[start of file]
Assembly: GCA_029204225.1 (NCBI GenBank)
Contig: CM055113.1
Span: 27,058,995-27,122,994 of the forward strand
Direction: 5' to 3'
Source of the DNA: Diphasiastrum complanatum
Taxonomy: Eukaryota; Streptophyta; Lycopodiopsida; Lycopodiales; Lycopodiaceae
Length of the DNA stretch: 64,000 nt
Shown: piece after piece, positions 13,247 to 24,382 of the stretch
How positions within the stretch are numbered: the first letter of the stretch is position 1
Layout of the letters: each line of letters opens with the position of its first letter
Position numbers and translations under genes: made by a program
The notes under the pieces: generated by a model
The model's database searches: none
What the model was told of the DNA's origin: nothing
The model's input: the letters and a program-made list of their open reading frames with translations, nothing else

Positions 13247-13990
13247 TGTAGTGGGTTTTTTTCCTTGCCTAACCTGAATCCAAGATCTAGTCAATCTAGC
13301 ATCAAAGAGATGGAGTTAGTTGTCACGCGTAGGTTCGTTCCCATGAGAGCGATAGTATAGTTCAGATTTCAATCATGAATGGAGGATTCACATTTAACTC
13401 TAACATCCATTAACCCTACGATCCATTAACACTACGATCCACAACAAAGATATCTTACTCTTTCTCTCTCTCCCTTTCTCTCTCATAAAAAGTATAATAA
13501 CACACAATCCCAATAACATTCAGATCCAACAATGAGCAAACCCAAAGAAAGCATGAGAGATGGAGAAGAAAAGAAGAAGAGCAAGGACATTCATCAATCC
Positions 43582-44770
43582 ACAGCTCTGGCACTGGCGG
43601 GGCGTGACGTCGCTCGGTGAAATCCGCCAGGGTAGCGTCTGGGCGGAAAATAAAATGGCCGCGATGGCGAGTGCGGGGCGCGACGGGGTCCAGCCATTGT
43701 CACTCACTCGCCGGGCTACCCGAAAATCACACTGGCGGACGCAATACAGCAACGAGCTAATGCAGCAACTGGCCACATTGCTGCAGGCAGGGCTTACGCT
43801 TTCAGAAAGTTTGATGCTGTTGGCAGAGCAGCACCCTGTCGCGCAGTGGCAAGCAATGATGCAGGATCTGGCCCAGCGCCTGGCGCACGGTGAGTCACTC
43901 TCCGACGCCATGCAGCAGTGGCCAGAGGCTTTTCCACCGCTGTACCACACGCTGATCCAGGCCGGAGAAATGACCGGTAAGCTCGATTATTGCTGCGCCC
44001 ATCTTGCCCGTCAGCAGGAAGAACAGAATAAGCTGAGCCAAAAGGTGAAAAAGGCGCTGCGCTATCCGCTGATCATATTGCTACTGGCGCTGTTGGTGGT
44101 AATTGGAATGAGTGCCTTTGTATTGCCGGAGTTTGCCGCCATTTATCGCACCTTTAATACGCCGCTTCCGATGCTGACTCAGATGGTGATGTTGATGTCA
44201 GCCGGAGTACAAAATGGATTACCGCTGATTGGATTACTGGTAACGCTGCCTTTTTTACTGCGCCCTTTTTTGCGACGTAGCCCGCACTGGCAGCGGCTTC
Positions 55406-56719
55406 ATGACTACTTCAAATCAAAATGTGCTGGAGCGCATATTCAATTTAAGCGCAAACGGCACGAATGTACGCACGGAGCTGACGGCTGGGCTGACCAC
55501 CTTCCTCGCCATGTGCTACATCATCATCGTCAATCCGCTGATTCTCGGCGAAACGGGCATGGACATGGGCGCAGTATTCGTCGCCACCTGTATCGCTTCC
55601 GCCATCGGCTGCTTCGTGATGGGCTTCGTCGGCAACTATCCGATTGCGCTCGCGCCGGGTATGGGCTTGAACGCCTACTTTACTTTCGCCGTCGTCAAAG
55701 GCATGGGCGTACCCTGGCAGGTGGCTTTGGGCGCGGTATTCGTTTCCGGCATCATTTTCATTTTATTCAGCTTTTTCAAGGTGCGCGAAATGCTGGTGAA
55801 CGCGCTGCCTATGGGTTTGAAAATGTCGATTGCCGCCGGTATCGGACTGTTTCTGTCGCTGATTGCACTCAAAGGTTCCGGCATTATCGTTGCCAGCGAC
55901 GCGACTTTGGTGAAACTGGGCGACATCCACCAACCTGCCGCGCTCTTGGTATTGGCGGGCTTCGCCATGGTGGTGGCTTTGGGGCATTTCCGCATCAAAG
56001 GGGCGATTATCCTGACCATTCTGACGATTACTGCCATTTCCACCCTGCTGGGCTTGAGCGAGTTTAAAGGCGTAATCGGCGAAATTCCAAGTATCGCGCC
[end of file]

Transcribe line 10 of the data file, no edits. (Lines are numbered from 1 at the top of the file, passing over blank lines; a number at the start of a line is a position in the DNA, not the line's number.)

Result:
Layout of the letters: each line of letters opens with the position of its first letter